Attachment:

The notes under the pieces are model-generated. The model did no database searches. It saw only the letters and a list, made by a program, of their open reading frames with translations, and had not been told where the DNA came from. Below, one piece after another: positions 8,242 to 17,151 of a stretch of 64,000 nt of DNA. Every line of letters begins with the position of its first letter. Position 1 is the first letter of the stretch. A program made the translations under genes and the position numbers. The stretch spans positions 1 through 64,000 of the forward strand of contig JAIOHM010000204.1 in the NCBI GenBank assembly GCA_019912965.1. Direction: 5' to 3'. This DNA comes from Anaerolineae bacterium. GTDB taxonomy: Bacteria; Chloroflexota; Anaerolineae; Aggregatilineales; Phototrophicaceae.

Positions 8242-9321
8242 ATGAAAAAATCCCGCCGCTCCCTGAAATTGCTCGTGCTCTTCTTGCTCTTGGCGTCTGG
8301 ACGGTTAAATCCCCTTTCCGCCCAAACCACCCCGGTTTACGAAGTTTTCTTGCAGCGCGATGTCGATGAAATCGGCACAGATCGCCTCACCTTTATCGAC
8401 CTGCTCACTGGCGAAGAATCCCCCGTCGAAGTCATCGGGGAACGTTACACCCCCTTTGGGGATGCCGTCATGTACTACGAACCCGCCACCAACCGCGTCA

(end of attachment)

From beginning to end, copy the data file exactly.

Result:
The notes under the pieces are model-generated. The model did no database searches. It saw only the letters and a list, made by a program, of their open reading frames with translations, and had not been told where the DNA came from. Below, one piece after another: positions 8,242 to 17,151 of a stretch of 64,000 nt of DNA. Every line of letters begins with the position of its first letter. Position 1 is the first letter of the stretch. A program made the translations under genes and the position numbers. The stretch spans positions 1 through 64,000 of the forward strand of contig JAIOHM010000204.1 in the NCBI GenBank assembly GCA_019912965.1. Direction: 5' to 3'. This DNA comes from Anaerolineae bacterium. GTDB taxonomy: Bacteria; Chloroflexota; Anaerolineae; Aggregatilineales; Phototrophicaceae.

Positions 8242-9321
8242 ATGAAAAAATCCCGCCGCTCCCTGAAATTGCTCGTGCTCTTCTTGCTCTTGGCGTCTGG
8301 ACGGTTAAATCCCCTTTCCGCCCAAACCACCCCGGTTTACGAAGTTTTCTTGCAGCGCGATGTCGATGAAATCGGCACAGATCGCCTCACCTTTATCGAC
8401 CTGCTCACTGGCGAAGAATCCCCCGTCGAAGTCATCGGGGAACGTTACACCCCCTTTGGGGATGCCGTCATGTACTACGAACCCGCCACCAACCGCGTCA